Apple’s HomePod enters smart speaker fray
Apple’s new HomePod wireless speaker may offer stunning audio quality and the ability to interact with Siri, but it comes up short on the commerce front relative to the capabilities of Amazon and Google devices.
The Apple HomePod was announced last summer and was slated to launch ahead of the holidays. Instead, the release was delayed and Apple said it would accept pre-orders for the $349 device on Jan. 26 with product availability in select retailers beginning on Feb. 9.
The HomePod is a fat little speaker that stands about seven inches tall and Apple claims delivers a magical new music experience thanks to advanced audio technologies such as beam-forming tweeters, a high-excursion woofer and automatic spatial awareness. The HomePod can be used to communicate with Siri to performs basic tasks such as send a message, set a timer, play a podcast, check the news, sports, traffic and weather, and even control a wide range of HomeKit smart home accessories.
“We’re so excited for people to get HomePod into their homes, apartments and businesses to hear it for themselves. We think they will be blown away by the audio quality,” according to Philip Schiller, Apple’s Senior Vice President of Worldwide Marketing. “The team has worked to give Siri a deeper knowledge of music so that you can ask to play virtually anything from your personal favorites to the latest chart-topping releases, simply by saying ‘Hey Siri.’”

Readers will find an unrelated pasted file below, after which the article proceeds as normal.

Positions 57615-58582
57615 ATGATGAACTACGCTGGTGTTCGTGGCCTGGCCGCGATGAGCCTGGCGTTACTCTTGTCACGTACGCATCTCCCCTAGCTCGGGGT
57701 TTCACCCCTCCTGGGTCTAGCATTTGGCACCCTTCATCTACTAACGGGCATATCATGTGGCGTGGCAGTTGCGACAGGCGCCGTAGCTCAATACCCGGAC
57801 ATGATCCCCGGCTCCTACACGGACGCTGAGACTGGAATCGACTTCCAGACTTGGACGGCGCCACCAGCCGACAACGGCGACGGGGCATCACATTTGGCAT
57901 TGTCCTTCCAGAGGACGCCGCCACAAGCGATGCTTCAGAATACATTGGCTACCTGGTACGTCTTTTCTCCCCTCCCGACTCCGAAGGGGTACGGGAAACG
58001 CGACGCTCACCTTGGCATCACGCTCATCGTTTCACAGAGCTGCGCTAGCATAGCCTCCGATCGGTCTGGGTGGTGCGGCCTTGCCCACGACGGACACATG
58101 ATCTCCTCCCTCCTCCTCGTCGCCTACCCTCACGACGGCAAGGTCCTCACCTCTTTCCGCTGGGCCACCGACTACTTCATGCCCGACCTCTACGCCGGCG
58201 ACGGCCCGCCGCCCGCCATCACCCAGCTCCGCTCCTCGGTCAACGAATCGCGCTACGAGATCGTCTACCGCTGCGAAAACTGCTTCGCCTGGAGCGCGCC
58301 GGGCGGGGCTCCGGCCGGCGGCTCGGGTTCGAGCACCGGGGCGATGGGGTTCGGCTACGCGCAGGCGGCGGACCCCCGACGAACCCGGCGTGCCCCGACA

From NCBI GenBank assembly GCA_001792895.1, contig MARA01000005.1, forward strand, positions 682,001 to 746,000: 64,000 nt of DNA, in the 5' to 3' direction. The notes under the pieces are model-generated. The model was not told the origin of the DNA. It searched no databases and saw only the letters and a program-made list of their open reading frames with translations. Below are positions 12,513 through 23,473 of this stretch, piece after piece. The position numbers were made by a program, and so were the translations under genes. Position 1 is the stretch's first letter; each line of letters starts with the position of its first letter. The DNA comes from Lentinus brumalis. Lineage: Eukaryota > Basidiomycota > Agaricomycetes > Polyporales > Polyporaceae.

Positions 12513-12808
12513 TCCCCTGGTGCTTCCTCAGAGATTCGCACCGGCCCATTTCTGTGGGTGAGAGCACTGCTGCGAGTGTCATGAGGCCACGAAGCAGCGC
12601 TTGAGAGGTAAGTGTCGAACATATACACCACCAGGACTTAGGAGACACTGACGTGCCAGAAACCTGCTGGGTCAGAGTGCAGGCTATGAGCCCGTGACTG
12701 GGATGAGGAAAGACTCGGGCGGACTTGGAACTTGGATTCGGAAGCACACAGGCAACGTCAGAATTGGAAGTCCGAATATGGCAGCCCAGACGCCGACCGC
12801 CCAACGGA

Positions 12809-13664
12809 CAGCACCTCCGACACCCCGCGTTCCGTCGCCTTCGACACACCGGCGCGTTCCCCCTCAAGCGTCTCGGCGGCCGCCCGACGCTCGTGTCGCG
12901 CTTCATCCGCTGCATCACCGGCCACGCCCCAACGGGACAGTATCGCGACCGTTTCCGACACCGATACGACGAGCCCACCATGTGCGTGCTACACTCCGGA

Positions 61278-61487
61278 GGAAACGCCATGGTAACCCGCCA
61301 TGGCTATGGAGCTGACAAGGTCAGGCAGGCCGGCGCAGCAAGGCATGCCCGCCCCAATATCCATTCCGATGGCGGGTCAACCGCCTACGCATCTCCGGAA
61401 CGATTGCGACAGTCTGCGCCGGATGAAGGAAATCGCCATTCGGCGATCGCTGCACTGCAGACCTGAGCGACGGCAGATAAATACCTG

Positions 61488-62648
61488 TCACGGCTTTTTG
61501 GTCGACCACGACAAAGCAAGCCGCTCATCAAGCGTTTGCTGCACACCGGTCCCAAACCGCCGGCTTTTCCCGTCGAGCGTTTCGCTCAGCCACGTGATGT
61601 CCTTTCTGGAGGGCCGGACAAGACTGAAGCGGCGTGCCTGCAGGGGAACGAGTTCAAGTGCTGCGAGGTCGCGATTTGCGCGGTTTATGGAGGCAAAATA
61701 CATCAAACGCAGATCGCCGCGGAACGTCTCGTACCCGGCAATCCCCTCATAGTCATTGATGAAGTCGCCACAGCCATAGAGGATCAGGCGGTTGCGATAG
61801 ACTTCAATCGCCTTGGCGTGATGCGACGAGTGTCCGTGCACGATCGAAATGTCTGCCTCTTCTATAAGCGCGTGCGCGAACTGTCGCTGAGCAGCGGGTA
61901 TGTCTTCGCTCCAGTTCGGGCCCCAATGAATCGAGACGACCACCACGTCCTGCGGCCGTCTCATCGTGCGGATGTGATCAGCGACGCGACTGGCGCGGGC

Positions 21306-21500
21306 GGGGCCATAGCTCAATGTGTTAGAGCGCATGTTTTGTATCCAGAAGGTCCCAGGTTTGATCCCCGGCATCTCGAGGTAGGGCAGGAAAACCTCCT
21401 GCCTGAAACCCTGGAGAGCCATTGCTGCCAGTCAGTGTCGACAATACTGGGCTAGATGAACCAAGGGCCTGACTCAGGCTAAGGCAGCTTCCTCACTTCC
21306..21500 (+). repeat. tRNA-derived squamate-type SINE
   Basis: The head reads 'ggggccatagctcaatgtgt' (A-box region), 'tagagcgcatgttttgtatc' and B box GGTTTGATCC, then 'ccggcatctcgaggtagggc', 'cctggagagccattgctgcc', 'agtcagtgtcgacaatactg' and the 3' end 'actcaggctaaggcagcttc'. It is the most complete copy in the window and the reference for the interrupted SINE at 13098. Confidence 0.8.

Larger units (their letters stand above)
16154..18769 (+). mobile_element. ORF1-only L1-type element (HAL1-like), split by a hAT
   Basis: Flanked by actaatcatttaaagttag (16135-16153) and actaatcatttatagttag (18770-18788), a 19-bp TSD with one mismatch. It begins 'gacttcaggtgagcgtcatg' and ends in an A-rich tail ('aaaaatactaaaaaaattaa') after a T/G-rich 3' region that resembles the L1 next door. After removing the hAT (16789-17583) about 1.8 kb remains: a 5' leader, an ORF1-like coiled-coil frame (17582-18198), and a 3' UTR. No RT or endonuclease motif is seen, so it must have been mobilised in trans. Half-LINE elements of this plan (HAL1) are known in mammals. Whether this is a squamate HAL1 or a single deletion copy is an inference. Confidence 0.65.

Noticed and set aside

HomePod when integrated with HomeKit enabled devices can also be used to turn on lights, adjust the thermostat, unlock doors or raise window shades.
What the HomePod and Siri combination doesn’t allow users to do is purchase products the way Amazon users can connect with Alexa via a range of devices or users of the Google Home device can connect with the Google Assistant. However, Amazon’s Echo devices and the Google Home device play music, although they may not possess the impressive acoustics of the Apple HomePod. They also cost much less. Google had a huge push on during the holidays with its Home device and many retailers offered it at a promotional price of $79. Amazon’s basic Echo device sells for $99 while smaller devices called Echo Dots are priced at $49.
The race is on to achieve household penetration with intelligent devices that can perform a variety of functions. Amazon has a clear lead and Google is making an aggressive push while Apple is taking a different approach with a device that, for the time being anyway, has limited commerce capabilities.